Crime victims who have the tenacity to work their way through the bureaucratic maze of the Criminal Injuries Compensation Board will not find a pot of gold at the end of their demeaning journey.
The Ontario Ombudsman, André Marin, has found that the board is in a state of "perpetual inefficiency."
Marin did not mince words. He was shocked to discover that a government program supposedly born of compassion is the cause of secondary victimization for many victims of crime.
Marin revealed in the scathing report Adding Insult To Injury, released last week, that, on average, crime victims had to wait an "astounding" three years for their claims to be processed - even though most of the claims involved immediate financial needs like funeral and medical costs and lost wages.
The dilatory process, which Marin found highly impersonal and insulting, apparently requires victims to complete a "documentary avalanche" of repetitive forms. Claims have been denied for failing to dot an "i." And more than 25,000 "virtual" cases are lost in the system because of this "rulitis," a slavish adherence to rules and forms without regard to common sense.
The report is a devastating critique of government indifference and insensitivity. Marin believes that the board has become "so dysfunctional that it often causes more frustration and hurt to crime victims than it relieves." Instead of providing meaningful and genuine assistance to people who have been injured and traumatized by violent crime, the board "has chosen to befriend bureaucracy, delay and mindless formalism."
The issue is not money. There is $80 million sitting idle in the Victims' Justice Fund.
What the disgraceful failure of victim compensation has exposed is the unprincipled and manipulative workings of law-and-order politics.
The sad plight of crime victims has been exploited for decades by politicians who discovered that a law-and-order agenda was a political bestseller and that victims' suffering was the best way to promote this agenda.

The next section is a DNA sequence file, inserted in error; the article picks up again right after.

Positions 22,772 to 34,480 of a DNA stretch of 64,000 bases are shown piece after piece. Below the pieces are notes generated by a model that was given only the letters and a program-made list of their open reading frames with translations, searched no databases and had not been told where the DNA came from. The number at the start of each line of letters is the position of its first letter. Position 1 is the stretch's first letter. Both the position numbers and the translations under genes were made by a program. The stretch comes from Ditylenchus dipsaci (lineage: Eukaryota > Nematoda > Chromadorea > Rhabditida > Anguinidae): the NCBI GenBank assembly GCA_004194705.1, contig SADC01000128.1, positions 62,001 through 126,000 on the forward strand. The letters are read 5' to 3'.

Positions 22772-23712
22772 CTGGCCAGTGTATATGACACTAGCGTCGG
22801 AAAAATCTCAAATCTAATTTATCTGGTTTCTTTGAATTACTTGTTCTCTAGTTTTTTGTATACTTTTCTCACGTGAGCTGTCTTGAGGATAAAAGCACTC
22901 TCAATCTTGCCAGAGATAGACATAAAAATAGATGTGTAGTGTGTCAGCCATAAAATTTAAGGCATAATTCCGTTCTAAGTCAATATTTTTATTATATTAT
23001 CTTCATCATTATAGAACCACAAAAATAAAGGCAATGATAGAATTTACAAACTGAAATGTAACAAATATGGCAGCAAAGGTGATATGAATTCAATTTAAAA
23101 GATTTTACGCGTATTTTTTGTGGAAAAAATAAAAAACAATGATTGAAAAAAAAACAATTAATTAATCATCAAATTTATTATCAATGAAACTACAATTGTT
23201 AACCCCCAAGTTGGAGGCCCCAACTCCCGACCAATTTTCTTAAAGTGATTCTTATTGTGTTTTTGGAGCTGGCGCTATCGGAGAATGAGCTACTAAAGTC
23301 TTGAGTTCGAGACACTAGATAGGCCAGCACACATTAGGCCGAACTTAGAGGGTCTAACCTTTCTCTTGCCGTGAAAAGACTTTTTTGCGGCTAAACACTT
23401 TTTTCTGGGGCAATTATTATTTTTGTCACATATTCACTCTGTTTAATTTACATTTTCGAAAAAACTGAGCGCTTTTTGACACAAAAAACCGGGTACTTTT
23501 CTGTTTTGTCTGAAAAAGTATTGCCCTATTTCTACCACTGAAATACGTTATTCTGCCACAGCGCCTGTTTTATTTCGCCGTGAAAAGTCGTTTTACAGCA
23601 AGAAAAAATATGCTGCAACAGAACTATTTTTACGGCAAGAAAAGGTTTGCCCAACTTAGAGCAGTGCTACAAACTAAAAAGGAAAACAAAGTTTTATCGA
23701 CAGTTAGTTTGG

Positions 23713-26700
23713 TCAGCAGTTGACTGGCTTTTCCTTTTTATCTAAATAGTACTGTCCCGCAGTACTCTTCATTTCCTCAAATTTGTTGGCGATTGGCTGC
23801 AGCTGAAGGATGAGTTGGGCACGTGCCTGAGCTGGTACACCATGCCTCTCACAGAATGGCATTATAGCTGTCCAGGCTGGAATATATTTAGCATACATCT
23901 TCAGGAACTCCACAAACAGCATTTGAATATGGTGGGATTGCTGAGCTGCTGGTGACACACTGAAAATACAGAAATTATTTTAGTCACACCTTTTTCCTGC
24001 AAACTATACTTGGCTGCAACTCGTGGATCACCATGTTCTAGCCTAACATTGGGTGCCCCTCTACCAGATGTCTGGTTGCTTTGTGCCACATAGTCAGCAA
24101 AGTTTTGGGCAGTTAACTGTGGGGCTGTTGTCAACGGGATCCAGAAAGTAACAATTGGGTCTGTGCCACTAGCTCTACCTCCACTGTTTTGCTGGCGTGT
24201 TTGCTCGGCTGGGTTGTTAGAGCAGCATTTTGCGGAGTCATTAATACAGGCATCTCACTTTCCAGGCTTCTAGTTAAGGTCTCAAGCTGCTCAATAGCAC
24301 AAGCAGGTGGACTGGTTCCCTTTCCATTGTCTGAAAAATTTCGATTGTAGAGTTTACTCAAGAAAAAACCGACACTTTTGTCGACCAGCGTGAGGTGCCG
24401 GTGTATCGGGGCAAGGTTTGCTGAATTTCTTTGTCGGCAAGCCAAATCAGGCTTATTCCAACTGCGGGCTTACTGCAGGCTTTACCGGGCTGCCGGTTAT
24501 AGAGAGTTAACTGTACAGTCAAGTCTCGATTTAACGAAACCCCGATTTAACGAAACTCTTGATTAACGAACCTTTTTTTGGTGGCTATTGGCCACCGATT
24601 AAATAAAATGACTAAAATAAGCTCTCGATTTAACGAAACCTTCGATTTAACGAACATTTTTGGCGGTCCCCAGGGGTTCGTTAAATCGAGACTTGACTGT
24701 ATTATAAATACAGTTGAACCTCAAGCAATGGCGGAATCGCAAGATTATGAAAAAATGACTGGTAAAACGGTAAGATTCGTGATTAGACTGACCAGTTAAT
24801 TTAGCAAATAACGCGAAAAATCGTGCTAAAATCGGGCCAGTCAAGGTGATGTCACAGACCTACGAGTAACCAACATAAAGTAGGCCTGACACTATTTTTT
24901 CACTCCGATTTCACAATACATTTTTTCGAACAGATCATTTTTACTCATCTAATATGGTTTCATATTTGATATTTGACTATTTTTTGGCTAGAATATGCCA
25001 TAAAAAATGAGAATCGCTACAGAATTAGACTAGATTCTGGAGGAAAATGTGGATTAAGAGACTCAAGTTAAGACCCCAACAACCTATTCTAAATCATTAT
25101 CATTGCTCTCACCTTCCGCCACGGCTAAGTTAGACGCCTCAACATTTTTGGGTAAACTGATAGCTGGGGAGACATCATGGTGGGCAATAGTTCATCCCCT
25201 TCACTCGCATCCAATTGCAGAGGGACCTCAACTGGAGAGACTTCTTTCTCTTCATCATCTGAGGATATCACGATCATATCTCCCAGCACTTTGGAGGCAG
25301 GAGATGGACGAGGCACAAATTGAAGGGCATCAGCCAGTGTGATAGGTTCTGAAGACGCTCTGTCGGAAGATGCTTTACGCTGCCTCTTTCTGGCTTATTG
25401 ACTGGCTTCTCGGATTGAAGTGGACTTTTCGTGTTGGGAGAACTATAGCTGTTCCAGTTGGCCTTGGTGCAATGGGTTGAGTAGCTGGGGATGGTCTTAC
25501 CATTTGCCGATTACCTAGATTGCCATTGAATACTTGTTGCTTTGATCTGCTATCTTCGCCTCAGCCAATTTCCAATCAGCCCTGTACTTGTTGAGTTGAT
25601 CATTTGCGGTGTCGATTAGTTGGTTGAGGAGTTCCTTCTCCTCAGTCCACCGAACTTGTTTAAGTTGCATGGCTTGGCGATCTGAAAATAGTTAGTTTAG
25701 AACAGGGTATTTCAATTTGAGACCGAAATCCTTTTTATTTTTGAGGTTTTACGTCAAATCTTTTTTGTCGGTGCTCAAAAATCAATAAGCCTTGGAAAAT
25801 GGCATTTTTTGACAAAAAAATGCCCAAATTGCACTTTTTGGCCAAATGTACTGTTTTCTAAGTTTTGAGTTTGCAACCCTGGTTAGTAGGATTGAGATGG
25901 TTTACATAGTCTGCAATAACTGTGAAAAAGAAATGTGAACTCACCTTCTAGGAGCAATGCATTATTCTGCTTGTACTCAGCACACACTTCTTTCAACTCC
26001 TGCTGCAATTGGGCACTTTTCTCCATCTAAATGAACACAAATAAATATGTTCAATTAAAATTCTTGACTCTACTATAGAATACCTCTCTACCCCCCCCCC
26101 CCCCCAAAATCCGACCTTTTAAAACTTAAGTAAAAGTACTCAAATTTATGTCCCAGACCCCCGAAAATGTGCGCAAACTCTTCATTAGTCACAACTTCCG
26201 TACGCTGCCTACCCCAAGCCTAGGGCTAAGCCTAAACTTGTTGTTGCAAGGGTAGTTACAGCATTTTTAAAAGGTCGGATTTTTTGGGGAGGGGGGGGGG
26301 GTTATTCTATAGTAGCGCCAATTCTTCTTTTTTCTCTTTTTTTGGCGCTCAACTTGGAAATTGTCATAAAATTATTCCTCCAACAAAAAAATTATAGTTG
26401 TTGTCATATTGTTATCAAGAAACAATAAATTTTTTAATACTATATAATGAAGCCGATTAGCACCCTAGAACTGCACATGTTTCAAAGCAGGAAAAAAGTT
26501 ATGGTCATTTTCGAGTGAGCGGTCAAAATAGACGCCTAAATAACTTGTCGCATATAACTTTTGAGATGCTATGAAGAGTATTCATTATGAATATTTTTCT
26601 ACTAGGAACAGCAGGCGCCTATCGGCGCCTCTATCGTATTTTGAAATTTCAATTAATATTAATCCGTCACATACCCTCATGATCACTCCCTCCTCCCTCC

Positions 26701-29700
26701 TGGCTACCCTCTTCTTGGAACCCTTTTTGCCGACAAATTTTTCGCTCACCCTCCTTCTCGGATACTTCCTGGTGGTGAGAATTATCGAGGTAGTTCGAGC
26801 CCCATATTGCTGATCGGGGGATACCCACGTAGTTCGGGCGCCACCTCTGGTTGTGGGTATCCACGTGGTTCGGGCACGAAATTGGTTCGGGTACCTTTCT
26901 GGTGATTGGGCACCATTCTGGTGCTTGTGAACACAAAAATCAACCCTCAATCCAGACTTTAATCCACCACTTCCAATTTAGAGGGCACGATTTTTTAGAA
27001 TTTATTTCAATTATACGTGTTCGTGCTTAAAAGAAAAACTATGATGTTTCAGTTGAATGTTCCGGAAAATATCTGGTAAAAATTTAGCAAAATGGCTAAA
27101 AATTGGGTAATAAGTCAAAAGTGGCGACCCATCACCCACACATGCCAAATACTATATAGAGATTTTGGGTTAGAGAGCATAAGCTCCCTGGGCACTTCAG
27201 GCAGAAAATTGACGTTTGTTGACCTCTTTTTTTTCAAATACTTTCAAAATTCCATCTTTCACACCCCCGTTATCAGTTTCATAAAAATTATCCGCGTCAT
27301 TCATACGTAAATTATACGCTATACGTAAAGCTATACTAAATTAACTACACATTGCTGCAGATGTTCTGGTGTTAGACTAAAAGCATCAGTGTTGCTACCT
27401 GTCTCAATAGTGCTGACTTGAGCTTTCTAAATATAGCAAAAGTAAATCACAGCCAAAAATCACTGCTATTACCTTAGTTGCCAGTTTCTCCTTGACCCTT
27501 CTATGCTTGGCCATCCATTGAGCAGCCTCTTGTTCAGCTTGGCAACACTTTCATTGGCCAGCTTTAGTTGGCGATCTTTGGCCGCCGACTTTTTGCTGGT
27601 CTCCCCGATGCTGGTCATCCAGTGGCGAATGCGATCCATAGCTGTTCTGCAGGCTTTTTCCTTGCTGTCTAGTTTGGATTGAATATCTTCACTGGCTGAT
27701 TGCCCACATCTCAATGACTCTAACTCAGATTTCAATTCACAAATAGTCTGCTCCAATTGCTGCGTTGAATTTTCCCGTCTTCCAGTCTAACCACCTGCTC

But once the crime victims' losses are transformed into political gain, very few politicians stick around to see if their promises of reform have been meaningfully implemented.
Nobody really noticed or cared about the plight of the crime victim until the 1960s. Until then, victims were mere evidentiary fodder, their sole function to give evidence and get lost. The exposure of this injustice set in motion a frenetic law reform enterprise dedicated to addressing the needs of crime victims. The statutory changes over the next four decades were fast and furious.
First came state compensation, then victim services like counselling and victim/witness assistance programs, and then the revolution in evidence and procedure of the 1970s and 80s that allowed some victims to testify behind screens, on closed-circuit TV or with the assistance of a support person.
Eventually, victims were given a modest voice in the judicial process with the introduction of victim impact statements at sentencing and parole hearings. By the 1990s, every province had enacted Victims' Bills of Rights with provisions ensuring that victims would be able to provide input to the Crown before critical prosecutorial decisions were finalized.
Victim-related law reform became the flavour of the month for ambitious politicians who believed they could win electoral popularity contests by effusive demonstrations of sympathy for victims of crime.
The law reform frenzy has ended, and now we're finding that victim satisfaction with the process has not improved despite all the legislative changes. Some contend that victims will never be satisfied, because wearing the mantle of victimhood leads to perpetual bellyaching and whining. But it's clear that the primary cause of dissatisfaction is the fact that legislative reform was more apparent than real.
In law-and-order politics, appearances rule. It's important to be seen as having compensation programs and victims' rights, and it matters little if they do not adequately address real needs.
In 2000, I sued the provincial government on behalf of two crime victims who claimed that their legislative rights under the Victims' Bill of Rights had been violated. The judge responded to the claim by stating that "the legislature did not intend to provide rights to the victims of crime. The act is a statement of principle beguilingly clothed in the language of legislation. It does not establish any statutory rights for the victims of crime."
Only in the world of law-and-order politics can you find compensation programs with no money to spare and legal rights that beguile but cannot be enforced.